Captain Phillips (Dir. Paul Greengrass) – Remove the clumsy opening with the Captain and his wife on their way to the airport and this film might edge into the top 10. While including a scene like this is key to humanizing Phillips and establishing the stakes for the character, a more intimate, day-to-day type of conversation would have been exponentially more effective than shoehorning in the couple’s musings on the pitfalls of the modern day global economy. Aside from that minor misfire, the film works extremely well. Greengrass (United 93) is the perfect director for this material and Hanks gives his best performance in well over a decade; the final scene alone may be his crowning achievement.
American Hustle (Dir. David O. Russell) – Oddly enough, my appreciation of Russell’s films seems to have declined as his success (both critical and popular) has increased, but I was pleasantly surprised by American Hustle. Typically for this director, his latest outing excels mostly in terms of style and entertainment value, always straining a bit when attempting to hit more emotional notes, but it’s an expertly made film nonetheless. The A-list cast is clearly having a blast with the material, as cartoonish as some of the portrayals may be, but Jeremy Renner as the duped Camden Mayor Carmine Polito may be the only one to fully succeed in creating a genuine character.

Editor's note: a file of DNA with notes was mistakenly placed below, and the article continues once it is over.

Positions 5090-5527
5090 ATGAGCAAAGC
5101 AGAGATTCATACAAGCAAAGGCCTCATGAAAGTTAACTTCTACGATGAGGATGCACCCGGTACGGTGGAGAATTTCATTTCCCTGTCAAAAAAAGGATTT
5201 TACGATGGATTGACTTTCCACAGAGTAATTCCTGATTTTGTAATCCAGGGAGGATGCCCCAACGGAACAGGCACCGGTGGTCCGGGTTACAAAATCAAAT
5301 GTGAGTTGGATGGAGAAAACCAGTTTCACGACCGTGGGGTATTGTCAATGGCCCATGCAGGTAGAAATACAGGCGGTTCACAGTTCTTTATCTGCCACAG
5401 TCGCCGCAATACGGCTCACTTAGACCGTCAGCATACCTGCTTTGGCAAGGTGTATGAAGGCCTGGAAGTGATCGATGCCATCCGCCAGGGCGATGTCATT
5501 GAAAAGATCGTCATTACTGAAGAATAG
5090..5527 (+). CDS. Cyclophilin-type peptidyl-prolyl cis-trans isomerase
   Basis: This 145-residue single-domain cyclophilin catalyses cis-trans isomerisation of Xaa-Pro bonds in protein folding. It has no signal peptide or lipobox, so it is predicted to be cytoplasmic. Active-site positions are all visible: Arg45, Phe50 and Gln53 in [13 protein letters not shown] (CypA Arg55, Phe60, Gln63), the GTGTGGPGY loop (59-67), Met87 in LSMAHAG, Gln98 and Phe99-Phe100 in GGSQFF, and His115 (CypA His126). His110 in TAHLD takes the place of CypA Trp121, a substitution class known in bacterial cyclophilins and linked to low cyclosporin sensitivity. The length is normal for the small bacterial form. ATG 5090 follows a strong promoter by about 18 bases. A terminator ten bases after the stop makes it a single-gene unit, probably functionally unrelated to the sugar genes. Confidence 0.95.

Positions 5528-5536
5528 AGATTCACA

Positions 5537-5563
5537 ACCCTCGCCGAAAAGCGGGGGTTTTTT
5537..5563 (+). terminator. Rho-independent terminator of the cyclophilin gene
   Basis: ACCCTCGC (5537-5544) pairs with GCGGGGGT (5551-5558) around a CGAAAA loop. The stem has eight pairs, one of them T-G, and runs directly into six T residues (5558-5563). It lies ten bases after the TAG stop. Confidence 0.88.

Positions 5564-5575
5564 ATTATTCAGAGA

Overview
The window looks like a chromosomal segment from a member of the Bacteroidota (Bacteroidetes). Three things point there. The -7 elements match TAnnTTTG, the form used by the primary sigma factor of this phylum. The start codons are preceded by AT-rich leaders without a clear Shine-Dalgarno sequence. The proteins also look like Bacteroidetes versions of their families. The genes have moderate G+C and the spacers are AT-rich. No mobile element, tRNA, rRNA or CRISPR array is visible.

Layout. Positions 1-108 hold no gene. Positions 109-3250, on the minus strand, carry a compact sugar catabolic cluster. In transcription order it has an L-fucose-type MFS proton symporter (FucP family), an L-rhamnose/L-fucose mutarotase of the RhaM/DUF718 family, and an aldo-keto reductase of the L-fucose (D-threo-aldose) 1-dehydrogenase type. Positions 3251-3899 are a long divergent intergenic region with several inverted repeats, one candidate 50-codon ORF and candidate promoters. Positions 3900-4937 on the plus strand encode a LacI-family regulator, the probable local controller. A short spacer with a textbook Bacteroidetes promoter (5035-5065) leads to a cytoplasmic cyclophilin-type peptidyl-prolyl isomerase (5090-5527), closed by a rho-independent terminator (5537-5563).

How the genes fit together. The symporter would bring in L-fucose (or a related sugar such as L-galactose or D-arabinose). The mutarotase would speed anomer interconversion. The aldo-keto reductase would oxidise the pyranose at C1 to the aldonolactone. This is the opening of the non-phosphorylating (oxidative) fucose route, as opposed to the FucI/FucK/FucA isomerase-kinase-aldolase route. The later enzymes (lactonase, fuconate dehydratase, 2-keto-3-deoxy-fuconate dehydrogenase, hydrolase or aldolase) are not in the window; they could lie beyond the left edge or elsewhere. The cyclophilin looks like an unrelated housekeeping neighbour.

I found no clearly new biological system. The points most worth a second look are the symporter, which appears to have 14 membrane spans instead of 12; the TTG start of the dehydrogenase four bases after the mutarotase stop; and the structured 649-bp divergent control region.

The Wolf of Wall Street (Dir. Martin Scorsese) – As impressive and influential as Martin Scorsese’s career has been, his films just haven’t been quite the same since the turn of the millenium. That being said, Wolf is the best he’s made in quite some time (I’d say since Gangs of New York); more vivacious, more over-the-top (if a little too polished), and certainly quite relevant in the post-recession era. Leonardo DiCaprio gives a commanding and crazed performance that in a less stacked year could have easily won him that elusive Oscar. Jonah Hill (a now two-time Oscar nominee) also proves himself yet again as a skilled actor capable of transcending his Judd Apatow-affiliated comedic roots.
The Stories We Tell (Dir. Sarah Polley) – Having achieved ample success both in front of and behind the camera over the last 15 years or so, the Canadian actor/director Sarah Polley most recently tries her hand at the documentary format. The result is an enigmatic exploration of her own family’s history that reinforces Polley’s Renaissance Woman status. A series of interviews with her charming father Michael and many siblings work on dual levels as an engrossing genealogical puzzle and a telling study of the nature of memory itself.